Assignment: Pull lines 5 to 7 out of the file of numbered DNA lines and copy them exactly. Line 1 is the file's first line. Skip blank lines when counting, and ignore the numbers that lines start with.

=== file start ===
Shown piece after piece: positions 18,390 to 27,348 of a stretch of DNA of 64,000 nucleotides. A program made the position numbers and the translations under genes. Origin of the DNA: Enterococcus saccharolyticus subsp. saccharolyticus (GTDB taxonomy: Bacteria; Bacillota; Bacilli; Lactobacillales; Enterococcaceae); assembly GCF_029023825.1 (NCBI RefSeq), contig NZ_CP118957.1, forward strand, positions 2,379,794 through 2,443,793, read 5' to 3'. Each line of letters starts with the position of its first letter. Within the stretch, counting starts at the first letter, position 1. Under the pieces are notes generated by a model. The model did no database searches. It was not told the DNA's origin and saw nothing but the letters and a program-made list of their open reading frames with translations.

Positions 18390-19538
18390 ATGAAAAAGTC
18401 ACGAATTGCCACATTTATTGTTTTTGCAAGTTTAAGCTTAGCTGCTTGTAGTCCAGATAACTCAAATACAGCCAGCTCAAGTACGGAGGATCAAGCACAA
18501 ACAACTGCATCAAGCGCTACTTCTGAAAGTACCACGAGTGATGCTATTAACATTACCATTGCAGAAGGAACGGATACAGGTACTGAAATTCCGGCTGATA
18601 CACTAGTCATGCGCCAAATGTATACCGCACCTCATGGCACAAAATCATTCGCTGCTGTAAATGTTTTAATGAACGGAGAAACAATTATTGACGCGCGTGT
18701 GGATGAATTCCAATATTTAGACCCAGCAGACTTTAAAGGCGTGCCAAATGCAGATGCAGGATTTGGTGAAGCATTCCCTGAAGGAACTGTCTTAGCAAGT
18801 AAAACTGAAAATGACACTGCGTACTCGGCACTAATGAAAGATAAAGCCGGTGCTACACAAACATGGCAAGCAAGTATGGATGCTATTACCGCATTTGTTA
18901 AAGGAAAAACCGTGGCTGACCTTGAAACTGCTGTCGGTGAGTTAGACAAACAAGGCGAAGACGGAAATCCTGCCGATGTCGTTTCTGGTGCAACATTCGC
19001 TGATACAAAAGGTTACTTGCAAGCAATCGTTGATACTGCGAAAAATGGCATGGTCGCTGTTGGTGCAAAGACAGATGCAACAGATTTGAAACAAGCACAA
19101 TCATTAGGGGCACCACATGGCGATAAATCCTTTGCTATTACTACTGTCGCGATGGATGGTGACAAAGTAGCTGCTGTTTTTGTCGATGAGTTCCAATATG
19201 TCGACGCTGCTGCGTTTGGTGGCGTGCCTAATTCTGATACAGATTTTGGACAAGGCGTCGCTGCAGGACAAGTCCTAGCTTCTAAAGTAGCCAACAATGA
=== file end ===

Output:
18501 ACAACTGCATCAAGCGCTACTTCTGAAAGTACCACGAGTGATGCTATTAACATTACCATTGCAGAAGGAACGGATACAGGTACTGAAATTCCGGCTGATA
18601 CACTAGTCATGCGCCAAATGTATACCGCACCTCATGGCACAAAATCATTCGCTGCTGTAAATGTTTTAATGAACGGAGAAACAATTATTGACGCGCGTGT
18701 GGATGAATTCCAATATTTAGACCCAGCAGACTTTAAAGGCGTGCCAAATGCAGATGCAGGATTTGGTGAAGCATTCCCTGAAGGAACTGTCTTAGCAAGT